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Magnetic resonance imaging for adaptive cobalt tomotherapy: A proposal

Journal Article


Abstract


  • Magnetic resonance imaging (MRI) provides excellent soft tissue contrast for oncology applications. We propose to combine a MRI scanner with a helical tomotherapy (HT) system to enable daily target imaging for improved conformal radiation dose delivery to a patient. HT uses an intensity-modulated fan-beam that revolves around a patient, while the patient slowly advances through the plane of rotation, yielding a helical beam trajectory. Since the use of a linear accelerator to produce radiation may be incompatible with the pulsed radiofrequency and the high and pulsed magnetic fields required for MRI, it is proposed that a radioactive Cobalt-60 (60Co) source be used instead to provide the radiation. An open low field (0.25 T) MRI system is proposed where the tomotherapy ring gantry is located between two sets of Helmholtz coils that can generate a sufficiently homogenous main magnetic field. It is shown that the two major challenges with the design, namely acceptable radiation dose rate (and therefore treatment duration) and moving parts in strong magnetic field, can be addressed. The high dose rate desired for helical tomotherapy delivery can be achieved using two radiation sources of 220TBq (6000Ci) each on a ring gantry with a source to axis-of-rotation distance of 75 cm. In addition to this, a dual row multi-leaf collimator (MLC) system with 15 mm leaf width at isocentre and relatively large fan beam widths between 15 and 30 mm per row shall be employed. In this configuration, the unit would be well-suited for most pelvic radiotherapy applications where the soft tissue contrast of MRI will be particularly beneficial. Non-magnetic MRI compatible materials must be used for the rotating gantry. Tungsten, which is non-magnetic, can be used for primary collimation of the fan-beam as well as for the MLC, which allows intensity modulated radiation delivery. We propose to employ a low magnetic Cobalt compound, sycoporite (CoS) for the Cobalt source material itself. Rotational delivery is less susceptible to problems related to the use of a low energy megavoltage photon source while the helical delivery reduces the negative impact of the relatively large penumbra inherent in the use of Cobalt sources for radiotherapy. On the other hand, the use of a 60Co source ensures constant dose rate with gantry rotation and makes dose calculation in a magnetic field as easy as the range of secondary electrons is limited. The MR-integrated Cobalt tomotherapy unit, dubbed 'MiCoTo,' uses two independent physical principles for image acquisition and treatment delivery. It would offer excellent target definition and will allow following target motion during treatment using fast imaging techniques thus providing the best possible input for adaptive radiotherapy. As an additional bonus, quality assurance of the radiation delivery can be performed in situ using radiation sensitive gels imaged by MRI.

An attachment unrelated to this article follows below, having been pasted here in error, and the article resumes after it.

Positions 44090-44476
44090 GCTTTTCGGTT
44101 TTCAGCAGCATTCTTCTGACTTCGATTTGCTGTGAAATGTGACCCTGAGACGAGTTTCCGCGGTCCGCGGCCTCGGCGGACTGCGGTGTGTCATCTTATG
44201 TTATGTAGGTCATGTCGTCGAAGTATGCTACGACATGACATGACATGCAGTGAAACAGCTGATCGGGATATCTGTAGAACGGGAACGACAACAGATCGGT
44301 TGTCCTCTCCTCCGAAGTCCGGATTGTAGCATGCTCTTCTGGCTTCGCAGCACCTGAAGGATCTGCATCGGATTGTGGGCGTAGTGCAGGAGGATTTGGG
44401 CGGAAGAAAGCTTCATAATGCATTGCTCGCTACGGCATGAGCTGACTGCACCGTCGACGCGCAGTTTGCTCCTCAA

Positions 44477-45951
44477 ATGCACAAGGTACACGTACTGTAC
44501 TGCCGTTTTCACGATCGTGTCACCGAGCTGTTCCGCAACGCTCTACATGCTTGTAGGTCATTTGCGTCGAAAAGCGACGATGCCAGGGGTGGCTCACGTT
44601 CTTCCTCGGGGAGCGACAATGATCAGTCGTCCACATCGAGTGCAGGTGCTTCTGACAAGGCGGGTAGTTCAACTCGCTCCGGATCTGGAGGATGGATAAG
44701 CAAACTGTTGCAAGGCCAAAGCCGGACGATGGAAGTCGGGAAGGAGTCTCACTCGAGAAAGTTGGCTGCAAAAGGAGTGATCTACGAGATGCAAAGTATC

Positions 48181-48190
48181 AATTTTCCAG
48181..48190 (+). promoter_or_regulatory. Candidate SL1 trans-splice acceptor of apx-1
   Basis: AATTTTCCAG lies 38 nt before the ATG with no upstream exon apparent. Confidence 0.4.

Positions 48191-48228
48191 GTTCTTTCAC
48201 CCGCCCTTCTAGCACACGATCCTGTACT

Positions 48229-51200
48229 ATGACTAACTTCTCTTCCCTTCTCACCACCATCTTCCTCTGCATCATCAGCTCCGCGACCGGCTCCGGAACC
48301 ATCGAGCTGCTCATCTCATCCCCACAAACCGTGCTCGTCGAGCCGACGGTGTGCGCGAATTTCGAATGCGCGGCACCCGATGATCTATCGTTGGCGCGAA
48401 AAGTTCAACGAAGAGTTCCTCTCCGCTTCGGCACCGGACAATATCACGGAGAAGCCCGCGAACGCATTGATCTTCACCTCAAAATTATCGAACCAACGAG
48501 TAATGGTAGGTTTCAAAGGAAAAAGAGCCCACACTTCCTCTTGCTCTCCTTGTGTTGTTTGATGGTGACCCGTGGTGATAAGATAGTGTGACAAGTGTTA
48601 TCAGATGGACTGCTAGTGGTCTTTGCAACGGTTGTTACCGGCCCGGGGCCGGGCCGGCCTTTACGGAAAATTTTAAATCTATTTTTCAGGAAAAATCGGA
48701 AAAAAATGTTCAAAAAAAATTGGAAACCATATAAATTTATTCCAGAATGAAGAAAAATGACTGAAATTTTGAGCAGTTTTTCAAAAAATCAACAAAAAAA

UOW Authors


  •   Kron, Tomas (external author)

Publication Date


  • 2006

Citation


  • Kron, T., Eyles, D., Schreiner L, J., & Battista, J. (2006). Magnetic resonance imaging for adaptive cobalt tomotherapy: A proposal. Journal of Medical Physics, 31(4), 242-254. doi:10.4103/0971-6203.29194

Scopus Eid


  • 2-s2.0-38649133331